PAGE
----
More widely, "in the nexal family... each person is expected to be controlled, and to control the others, by the reciprocal effect that each has on the other... may then act on the other person to coerce him (by sympathy, blackmail, indebtedness, guilt, gratitude or naked violence)" (R. D. Laing). Growing up in such a family will produce "an acuity and sensitivity to subtext":
Conversely, while often presented solely as victims, "children employ tactics of resistance - deceit, Special Pleading, and emotional blackmail - whereby they gain a measure of control over their lives, writing their own narratives of maturation".
Susan Forward, stresses that "Honoring and protecting our integrity isn't easy. Blackmailers shout down our inner guidance...contact with the knowing parts of ourselves." Forward then goes on to outline several techniques for resisting emotional blackmail, including strengthening personal boundaries, resisting demands, developing a power statement, (e.g., silently repeating to oneself, "I can stand it"), and buying time to break old patterns. In one instance, a man describes how in the face of emotional blackmail, he "never failed to feel a tinge of guilt at such times, even though I knew my guilt was irrational and was playing into her manipulative hands." But he was nevertheless able, on realising that he was "overcompensating...to just more or less ignore it as you would a child who throws a tantrum just to get attention."
Then, "what happens if the other person doesn't comply with the manipulation, but just goes on being pleasant and friendly... [is that] your manipulation steadily amplifies... there will be arguments, emotional pressures, even separations". Thus "when one person changes the signals by pulling out of the family system," they may find others "brand the victim, crazy, unforgiving or a family wrecker."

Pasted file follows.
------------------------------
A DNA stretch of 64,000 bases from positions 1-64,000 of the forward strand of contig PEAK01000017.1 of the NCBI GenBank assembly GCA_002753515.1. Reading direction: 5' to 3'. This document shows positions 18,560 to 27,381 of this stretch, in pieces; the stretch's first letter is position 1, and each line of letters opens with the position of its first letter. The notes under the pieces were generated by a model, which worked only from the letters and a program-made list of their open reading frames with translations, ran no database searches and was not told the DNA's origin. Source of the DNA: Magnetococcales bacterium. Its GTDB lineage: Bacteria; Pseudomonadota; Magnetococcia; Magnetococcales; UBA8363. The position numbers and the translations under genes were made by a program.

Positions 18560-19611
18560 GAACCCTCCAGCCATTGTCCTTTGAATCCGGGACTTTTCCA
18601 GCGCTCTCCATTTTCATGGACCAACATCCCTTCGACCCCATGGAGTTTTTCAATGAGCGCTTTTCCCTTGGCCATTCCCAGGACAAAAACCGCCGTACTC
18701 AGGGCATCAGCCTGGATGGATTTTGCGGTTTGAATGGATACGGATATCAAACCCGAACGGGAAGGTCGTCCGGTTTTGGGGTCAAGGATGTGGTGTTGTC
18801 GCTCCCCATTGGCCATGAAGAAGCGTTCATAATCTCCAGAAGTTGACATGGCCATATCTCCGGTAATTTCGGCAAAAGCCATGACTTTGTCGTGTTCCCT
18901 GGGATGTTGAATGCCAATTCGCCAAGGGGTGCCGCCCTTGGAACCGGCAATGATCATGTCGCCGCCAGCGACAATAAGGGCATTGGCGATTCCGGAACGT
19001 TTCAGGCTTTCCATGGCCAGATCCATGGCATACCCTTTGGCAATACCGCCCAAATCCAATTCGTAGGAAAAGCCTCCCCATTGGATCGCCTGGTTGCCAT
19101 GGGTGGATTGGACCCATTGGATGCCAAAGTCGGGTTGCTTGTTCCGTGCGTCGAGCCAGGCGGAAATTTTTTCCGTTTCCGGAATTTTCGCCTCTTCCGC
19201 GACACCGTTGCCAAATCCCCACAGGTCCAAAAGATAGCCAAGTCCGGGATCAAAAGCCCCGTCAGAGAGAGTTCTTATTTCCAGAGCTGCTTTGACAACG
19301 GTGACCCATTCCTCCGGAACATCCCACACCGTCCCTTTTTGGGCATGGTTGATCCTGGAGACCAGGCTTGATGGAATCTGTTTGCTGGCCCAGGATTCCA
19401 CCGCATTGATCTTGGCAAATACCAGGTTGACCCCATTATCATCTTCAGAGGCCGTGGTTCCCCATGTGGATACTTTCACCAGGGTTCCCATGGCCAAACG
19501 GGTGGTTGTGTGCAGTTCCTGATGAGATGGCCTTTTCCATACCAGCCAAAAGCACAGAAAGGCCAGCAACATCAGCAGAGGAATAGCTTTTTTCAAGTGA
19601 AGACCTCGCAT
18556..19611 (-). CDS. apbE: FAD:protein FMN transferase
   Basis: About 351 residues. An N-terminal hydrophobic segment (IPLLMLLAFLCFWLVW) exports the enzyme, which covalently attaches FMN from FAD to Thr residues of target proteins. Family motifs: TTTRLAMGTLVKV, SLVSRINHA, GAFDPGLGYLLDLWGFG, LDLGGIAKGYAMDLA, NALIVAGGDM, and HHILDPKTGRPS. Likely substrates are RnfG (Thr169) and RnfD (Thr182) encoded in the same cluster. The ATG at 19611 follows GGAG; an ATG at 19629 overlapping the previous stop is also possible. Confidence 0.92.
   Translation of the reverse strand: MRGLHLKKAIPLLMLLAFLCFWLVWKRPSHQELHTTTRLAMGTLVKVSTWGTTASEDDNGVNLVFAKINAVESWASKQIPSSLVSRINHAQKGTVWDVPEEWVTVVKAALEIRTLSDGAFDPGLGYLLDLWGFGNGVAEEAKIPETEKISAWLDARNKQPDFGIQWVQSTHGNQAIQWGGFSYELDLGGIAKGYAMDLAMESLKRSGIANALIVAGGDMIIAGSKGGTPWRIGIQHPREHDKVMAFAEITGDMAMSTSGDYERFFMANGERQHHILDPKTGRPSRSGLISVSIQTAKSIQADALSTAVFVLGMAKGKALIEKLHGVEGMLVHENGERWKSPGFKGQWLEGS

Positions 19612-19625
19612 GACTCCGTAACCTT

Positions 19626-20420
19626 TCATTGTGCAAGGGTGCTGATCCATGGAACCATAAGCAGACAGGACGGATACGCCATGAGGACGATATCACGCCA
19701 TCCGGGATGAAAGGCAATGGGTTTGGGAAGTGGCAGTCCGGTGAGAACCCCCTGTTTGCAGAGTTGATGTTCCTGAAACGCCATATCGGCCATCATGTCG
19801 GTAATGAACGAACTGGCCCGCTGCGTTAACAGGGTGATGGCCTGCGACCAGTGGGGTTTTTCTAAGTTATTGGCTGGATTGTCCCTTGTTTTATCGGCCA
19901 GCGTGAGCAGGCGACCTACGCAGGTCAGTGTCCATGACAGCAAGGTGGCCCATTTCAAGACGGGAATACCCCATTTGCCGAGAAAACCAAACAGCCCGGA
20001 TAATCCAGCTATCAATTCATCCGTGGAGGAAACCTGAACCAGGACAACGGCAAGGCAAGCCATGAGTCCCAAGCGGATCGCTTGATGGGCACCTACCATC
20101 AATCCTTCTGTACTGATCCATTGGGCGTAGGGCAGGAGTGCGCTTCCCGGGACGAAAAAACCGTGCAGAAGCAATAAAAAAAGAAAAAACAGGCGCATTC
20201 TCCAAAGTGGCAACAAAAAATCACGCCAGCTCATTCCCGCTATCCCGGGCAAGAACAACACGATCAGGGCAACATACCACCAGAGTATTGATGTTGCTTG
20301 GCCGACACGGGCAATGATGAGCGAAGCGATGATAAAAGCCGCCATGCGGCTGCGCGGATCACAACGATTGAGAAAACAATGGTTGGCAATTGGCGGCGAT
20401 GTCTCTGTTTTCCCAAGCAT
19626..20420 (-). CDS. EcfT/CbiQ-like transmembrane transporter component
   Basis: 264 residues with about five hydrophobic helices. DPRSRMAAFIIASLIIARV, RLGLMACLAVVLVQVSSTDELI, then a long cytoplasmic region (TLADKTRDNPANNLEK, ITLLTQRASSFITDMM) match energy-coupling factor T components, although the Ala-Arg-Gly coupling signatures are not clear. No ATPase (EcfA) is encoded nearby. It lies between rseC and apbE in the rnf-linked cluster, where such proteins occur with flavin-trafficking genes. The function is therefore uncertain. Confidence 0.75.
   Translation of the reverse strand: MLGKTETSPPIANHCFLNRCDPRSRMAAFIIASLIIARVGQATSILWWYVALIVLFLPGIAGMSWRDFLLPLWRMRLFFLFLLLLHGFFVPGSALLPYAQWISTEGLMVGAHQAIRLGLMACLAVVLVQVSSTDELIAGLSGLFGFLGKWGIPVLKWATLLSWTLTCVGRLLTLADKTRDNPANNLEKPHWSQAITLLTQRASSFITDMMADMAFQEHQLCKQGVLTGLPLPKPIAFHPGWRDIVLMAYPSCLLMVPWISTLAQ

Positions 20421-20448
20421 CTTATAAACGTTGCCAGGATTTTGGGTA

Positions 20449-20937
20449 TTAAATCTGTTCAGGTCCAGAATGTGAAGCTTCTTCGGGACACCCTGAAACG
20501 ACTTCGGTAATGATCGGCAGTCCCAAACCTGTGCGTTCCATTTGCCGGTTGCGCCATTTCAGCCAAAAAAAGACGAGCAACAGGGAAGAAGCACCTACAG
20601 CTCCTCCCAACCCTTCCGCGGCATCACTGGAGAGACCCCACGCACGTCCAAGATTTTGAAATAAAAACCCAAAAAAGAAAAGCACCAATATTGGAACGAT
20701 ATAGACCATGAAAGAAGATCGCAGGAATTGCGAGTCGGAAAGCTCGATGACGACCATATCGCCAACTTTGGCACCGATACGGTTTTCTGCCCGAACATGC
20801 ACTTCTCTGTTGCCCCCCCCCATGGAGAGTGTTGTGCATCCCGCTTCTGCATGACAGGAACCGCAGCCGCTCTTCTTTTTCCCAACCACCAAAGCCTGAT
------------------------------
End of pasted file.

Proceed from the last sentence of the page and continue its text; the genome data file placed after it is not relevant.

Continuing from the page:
Daniel Miller objects that in popular psychology emotional blackmail has been misused as a defence against any form of fellow-feeling: "The English talk of emotional blackmail, the mere idea that you should have to contemplate the feelings of others, becomes a threat to personal freedom. So generosity, kindness, consideration are all transformed into the curse of emotional blackmail".
Beauty and the Beast was described by Angela Carter as '"an advertisement for moral blackmail"... at the end of the story the Beast performs an act of pure emotional blackmail: "I'm dying, Beauty... since you've left me." Conditioned emotional susceptibility condemns Beauty to continuing impairment and possession by the male."
In the 21st century novel, The Beckoners, when the heroine Zoe tries urgently to get her mother to listen to her problem, she is put off with the words, "'That is emotional blackmail, Zoe.' Ah, another one of her tapes. A series she'd started listening to since they'd moved."(In Emotional Blackmail - What Is It and Do You Do It? Emotional Blackmail at Work - The Invisible Tiger. Parenting and Emotional Blackmail - How To Parent Effectively Without Emotionally Blackmailing Your Children.
- "Emotional Abuse"
- Stanlee Phelps/Nancy Austin, The Assertive Woman (1987) p. 133
- Jean Baudrillard, The Revenge of the Crystal (1999) p. 174
- Tom Butler-Bowdon, 50 Psychology Classics (2007) p. 98
- Susan Forward/Donna Frazier, Emotional Blackmail (London 1997) p. 9
- Gavin Miller, R. D. Laing 92004) p. 52
- Doris Lessing, The Golden Notebook (1973) p. 554
- Emotional Blackmail
- Forward/Frazier, p. 28
- Braiker, Harriet B., Who's Pulling Your Strings? How to Break The Cycle of Manipulation (2006)
- Nina W. Brown, Children of the Self-Absorbed (2008) p. 35
- Blaise A. Aguirre, Borderline Personality Disorder in Adolescents (2007) p. 73-4
- Oliver James, Britain on the Couch (London 1998) p. 66
- R. D. Laing, The Politics of Experience (Penguin 1984) p. 73-5
- quoted in Gayle, Green, Doris Lessing: The Poetics of Change (1997) p. 9
- Nigel Rapport ed., British Subjects (Oxford 2002) p. 141
- Forward/Frazier, p. 145
- Forward/Frazier, p. 169
- Mary Barnes and Joseph Berke, Mary Barnes (1974) p. 284
- "Mrs S.," in Carl Rogers, On Becoming a Person (1961) p. 320
- Robin Skynner/John Cleese, Life and how to survive it (London 1993) p. 349 and p. 352
- Forward/Frazier, p. 82
- Daniel Miller, The Comfort of Things (2008) p. 41
- Aiden Day, Angela Carter: The Rational Glass (1998) p. 138
- Carrie Mae, The Beckoners (2004) p. 84-5